latin-jisx0201:-*-MS Gothic-normal-r-*-*-12-*-*-*-c-*-jisx0208-sjis,
      japanese-jisx0208-1978:-*-MS Gothic-normal-r-*-*-12-*-*-*-c-*-jisx0208-sjis,
      korean-ksc5601:-*-Gulim-normal-r-*-*-12-*-*-*-c-*-ksc5601-*,
      chinese-gb2312:-*-MS Song-normal-r-*-*-12-*-*-*-c-*-gb2312-*,
      chinese-big5-1:-*-MingLiU-normal-r-*-*-12-*-*-*-c-*-big5-*,
      chinese-big5-2:-*-MingLiU-normal-r-*-*-12-*-*-*-c-*-big5-*" t)

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5.3.3 Where can I find fonts for other languages?

In addition to the wide range of fonts that come with the language support packages of various components of Windows itself, GNU/Linux distributions these days come with a number of Free truetype fonts that cover a wide range of languages. The GNU intlfonts source distribution contains BDF fonts covering all of the languages that can be displayed by Emacs 22, and can be downloaded from ftp.gnu.org mirrors.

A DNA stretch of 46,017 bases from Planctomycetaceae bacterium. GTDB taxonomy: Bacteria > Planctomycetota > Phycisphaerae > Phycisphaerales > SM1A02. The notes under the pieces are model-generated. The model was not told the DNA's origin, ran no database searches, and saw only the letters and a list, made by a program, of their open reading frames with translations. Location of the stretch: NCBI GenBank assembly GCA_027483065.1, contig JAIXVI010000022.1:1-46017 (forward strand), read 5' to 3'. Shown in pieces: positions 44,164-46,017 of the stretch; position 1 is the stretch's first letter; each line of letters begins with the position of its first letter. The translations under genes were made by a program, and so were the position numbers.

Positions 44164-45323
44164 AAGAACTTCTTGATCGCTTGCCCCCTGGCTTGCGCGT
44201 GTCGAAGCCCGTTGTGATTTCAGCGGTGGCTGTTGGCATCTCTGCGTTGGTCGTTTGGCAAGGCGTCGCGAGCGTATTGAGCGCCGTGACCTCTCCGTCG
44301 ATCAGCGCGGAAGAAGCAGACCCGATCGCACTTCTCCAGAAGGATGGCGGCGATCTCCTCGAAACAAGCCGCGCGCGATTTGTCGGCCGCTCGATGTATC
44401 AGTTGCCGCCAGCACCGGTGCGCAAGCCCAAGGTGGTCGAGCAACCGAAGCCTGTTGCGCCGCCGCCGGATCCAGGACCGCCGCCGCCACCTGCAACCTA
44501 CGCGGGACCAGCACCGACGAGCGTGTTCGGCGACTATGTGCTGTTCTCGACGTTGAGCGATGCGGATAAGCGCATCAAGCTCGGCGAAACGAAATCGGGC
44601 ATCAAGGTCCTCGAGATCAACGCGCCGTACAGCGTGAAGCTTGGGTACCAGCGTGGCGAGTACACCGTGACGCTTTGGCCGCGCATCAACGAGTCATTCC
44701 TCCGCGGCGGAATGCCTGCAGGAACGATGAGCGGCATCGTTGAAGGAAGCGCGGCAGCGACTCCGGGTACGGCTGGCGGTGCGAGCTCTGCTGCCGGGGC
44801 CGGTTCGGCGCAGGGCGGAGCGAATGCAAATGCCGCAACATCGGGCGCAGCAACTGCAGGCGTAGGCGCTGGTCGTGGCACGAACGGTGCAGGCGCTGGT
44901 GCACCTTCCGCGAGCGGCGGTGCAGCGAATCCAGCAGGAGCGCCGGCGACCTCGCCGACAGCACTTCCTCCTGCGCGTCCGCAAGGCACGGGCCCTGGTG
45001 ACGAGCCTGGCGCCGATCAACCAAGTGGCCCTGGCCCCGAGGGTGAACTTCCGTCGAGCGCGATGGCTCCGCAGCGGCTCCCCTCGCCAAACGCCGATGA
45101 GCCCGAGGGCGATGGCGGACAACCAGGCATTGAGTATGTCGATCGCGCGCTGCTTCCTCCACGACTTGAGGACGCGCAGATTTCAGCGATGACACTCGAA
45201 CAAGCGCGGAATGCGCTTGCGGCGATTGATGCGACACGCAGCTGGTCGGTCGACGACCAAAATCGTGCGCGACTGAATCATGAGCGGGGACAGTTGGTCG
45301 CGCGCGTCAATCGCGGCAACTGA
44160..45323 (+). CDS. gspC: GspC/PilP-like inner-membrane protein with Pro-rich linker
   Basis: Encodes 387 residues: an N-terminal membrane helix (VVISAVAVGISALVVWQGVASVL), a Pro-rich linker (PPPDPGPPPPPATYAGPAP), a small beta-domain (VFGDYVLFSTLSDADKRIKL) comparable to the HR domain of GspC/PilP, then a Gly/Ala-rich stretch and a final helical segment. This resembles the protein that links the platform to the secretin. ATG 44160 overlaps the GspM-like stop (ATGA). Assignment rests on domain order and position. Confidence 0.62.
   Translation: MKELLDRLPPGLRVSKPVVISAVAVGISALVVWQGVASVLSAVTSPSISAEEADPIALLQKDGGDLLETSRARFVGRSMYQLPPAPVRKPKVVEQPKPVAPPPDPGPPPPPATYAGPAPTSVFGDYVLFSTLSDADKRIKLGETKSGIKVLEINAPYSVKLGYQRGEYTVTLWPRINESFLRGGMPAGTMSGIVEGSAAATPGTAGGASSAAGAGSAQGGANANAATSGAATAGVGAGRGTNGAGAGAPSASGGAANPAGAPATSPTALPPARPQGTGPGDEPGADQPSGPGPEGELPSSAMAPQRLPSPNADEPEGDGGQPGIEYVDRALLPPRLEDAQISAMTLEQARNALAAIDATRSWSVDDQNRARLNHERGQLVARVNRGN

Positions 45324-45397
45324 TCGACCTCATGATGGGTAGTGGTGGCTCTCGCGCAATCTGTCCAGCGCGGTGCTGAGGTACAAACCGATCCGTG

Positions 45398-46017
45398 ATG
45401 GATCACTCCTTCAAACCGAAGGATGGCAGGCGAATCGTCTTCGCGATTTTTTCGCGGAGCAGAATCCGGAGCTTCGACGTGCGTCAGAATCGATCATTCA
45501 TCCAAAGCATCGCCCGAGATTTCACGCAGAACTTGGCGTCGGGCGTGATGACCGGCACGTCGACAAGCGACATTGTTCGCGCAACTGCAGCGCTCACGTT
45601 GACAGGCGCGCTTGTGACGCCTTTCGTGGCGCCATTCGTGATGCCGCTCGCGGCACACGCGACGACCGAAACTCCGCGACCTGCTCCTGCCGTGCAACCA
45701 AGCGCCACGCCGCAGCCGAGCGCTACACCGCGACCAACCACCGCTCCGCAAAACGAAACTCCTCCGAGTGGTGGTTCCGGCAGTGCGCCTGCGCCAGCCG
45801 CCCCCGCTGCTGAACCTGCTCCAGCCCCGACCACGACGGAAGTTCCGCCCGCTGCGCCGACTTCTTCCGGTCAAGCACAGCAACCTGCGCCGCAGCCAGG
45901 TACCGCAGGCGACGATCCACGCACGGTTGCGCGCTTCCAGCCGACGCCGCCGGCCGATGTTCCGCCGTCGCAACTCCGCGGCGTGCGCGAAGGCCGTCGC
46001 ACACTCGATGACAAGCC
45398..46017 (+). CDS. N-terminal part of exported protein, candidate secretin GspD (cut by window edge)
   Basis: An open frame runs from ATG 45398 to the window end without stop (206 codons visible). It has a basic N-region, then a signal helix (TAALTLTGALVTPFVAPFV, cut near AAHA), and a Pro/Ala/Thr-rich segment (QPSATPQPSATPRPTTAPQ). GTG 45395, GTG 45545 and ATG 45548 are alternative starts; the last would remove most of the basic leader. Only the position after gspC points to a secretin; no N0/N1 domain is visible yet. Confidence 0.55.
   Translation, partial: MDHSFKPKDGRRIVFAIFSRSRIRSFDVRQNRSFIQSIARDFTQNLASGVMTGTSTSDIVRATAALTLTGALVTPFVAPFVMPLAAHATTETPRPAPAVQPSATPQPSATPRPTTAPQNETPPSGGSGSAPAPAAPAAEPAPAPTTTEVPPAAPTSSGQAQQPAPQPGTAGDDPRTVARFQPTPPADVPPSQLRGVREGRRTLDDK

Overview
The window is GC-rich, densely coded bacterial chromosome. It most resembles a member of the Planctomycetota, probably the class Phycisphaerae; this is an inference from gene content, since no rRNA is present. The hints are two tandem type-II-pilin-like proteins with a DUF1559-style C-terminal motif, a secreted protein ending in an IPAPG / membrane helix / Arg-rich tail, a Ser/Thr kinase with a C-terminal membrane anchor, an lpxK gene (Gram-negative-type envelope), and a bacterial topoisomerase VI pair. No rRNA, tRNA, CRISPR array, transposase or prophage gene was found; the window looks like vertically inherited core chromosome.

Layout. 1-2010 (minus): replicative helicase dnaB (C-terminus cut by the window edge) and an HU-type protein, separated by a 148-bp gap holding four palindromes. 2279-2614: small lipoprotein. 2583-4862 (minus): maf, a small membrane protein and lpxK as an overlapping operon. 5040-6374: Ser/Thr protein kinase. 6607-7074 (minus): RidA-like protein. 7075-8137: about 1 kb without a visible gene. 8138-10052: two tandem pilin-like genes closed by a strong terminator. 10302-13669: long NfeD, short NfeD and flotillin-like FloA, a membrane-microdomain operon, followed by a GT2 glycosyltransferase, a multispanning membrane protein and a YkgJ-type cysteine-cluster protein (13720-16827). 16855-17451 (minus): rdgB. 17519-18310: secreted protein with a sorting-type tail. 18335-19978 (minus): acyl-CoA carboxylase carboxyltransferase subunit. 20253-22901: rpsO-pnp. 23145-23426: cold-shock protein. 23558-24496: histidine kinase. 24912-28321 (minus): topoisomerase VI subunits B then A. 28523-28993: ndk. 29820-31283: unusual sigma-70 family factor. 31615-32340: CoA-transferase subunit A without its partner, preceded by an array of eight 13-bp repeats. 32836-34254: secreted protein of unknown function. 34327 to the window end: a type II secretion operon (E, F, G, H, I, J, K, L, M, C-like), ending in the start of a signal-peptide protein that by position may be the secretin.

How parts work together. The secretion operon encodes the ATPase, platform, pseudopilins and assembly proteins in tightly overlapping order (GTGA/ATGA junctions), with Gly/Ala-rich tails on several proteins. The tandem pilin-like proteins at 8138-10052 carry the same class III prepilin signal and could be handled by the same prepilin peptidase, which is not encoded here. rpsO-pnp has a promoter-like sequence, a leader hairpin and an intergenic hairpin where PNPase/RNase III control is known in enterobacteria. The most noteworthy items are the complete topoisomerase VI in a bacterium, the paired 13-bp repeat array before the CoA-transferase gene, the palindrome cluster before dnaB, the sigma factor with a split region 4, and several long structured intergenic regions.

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5.3.4 How do I use third party programs to display multibyte characters?

You probably only need to do this on the non-Unicode versions of Windows (95, 98 and ME), and even then, various Windows and Internet Explorer updates have made third party software unnecessary in most cases. If you are having trouble displaying text, try defining a fontset with the font for the languages that the third party software handles set to what that software expects (which may not be an appropriate font for that language, but the third party software is intercepting it and using a different font behind the scenes). See Non-latin display.